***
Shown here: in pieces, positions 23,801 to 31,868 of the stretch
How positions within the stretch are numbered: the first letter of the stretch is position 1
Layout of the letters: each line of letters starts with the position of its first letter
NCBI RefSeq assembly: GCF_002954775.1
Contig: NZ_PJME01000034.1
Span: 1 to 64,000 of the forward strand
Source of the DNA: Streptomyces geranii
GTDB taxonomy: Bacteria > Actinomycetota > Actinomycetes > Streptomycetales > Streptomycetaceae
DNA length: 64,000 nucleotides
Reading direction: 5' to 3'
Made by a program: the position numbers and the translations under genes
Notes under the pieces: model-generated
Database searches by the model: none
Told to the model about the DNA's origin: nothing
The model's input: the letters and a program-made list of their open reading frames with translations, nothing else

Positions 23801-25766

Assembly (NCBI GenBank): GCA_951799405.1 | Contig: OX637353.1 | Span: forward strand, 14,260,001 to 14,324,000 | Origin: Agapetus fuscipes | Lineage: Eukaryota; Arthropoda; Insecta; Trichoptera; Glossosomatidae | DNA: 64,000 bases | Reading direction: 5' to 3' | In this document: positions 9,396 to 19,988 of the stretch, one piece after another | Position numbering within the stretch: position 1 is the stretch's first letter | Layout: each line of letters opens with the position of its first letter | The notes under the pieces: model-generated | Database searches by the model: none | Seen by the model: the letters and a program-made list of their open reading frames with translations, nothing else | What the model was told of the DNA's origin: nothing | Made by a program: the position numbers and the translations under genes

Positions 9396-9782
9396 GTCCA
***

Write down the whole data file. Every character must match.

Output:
Shown here: in pieces, positions 23,801 to 31,868 of the stretch
How positions within the stretch are numbered: the first letter of the stretch is position 1
Layout of the letters: each line of letters starts with the position of its first letter
NCBI RefSeq assembly: GCF_002954775.1
Contig: NZ_PJME01000034.1
Span: 1 to 64,000 of the forward strand
Source of the DNA: Streptomyces geranii
GTDB taxonomy: Bacteria > Actinomycetota > Actinomycetes > Streptomycetales > Streptomycetaceae
DNA length: 64,000 nucleotides
Reading direction: 5' to 3'
Made by a program: the position numbers and the translations under genes
Notes under the pieces: model-generated
Database searches by the model: none
Told to the model about the DNA's origin: nothing
The model's input: the letters and a program-made list of their open reading frames with translations, nothing else

Positions 23801-25766

Assembly (NCBI GenBank): GCA_951799405.1 | Contig: OX637353.1 | Span: forward strand, 14,260,001 to 14,324,000 | Origin: Agapetus fuscipes | Lineage: Eukaryota; Arthropoda; Insecta; Trichoptera; Glossosomatidae | DNA: 64,000 bases | Reading direction: 5' to 3' | In this document: positions 9,396 to 19,988 of the stretch, one piece after another | Position numbering within the stretch: position 1 is the stretch's first letter | Layout: each line of letters opens with the position of its first letter | The notes under the pieces: model-generated | Database searches by the model: none | Seen by the model: the letters and a program-made list of their open reading frames with translations, nothing else | What the model was told of the DNA's origin: nothing | Made by a program: the position numbers and the translations under genes

Positions 9396-9782
9396 GTCCA